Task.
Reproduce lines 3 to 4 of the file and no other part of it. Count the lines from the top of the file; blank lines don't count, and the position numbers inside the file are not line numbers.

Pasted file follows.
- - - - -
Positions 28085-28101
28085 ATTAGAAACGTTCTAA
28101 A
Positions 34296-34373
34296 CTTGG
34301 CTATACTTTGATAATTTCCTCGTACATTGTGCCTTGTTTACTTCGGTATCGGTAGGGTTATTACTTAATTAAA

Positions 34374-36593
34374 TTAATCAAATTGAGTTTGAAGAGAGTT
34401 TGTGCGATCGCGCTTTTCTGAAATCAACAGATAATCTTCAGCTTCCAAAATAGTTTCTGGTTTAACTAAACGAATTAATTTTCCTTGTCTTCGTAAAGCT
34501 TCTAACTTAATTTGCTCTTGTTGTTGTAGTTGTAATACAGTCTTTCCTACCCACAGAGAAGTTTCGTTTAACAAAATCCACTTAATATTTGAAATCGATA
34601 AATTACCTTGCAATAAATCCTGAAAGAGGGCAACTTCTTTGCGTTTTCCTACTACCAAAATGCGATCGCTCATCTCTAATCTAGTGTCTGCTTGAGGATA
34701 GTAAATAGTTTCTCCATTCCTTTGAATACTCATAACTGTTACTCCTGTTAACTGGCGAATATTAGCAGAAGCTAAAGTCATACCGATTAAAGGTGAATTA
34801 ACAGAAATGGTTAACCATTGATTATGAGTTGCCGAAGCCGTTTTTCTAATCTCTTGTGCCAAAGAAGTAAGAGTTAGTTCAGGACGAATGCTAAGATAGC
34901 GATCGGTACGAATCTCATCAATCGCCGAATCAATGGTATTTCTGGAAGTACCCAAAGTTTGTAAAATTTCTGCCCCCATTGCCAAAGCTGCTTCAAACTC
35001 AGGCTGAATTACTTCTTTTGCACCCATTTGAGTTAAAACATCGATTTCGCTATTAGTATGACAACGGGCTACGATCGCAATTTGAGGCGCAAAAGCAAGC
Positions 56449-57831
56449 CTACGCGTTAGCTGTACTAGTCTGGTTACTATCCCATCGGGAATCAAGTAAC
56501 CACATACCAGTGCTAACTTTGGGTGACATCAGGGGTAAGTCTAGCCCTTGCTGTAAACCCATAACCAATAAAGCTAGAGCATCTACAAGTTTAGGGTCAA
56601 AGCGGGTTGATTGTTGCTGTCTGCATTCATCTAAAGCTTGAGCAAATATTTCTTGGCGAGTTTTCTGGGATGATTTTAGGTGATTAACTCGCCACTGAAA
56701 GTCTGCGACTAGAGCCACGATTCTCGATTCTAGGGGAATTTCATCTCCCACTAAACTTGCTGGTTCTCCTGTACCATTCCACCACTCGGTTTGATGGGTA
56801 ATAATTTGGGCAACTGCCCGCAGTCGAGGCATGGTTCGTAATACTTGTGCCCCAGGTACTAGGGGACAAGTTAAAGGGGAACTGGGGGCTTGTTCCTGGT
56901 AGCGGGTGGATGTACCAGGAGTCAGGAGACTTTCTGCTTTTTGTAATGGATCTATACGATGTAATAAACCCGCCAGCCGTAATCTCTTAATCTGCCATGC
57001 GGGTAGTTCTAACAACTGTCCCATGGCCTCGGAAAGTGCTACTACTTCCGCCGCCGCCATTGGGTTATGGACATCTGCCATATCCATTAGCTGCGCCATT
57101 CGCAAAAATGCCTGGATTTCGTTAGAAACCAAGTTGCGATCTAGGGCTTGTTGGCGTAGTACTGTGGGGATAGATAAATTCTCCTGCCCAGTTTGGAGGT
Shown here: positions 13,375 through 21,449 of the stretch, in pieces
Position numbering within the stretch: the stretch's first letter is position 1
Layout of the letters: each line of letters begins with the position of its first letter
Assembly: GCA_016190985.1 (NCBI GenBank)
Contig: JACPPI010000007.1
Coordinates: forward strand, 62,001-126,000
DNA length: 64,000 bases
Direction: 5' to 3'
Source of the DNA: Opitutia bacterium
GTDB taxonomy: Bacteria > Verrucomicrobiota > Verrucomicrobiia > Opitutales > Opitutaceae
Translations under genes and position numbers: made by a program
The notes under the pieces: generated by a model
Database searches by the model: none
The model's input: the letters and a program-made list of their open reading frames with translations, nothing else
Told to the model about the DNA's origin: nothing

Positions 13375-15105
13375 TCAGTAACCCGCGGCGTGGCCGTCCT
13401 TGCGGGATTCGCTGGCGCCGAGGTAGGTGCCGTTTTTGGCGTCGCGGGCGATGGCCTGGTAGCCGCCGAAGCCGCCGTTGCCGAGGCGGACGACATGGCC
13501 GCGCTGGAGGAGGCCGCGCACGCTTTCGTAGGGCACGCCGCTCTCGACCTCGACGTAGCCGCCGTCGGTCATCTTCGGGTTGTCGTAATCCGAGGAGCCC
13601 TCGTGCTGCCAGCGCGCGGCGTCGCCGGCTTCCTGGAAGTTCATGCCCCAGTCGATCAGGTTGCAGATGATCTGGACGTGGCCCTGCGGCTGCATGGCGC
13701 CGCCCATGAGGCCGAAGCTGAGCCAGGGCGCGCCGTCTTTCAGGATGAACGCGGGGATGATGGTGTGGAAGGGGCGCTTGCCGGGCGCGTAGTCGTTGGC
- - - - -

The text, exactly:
28101 A
Positions 34296-34373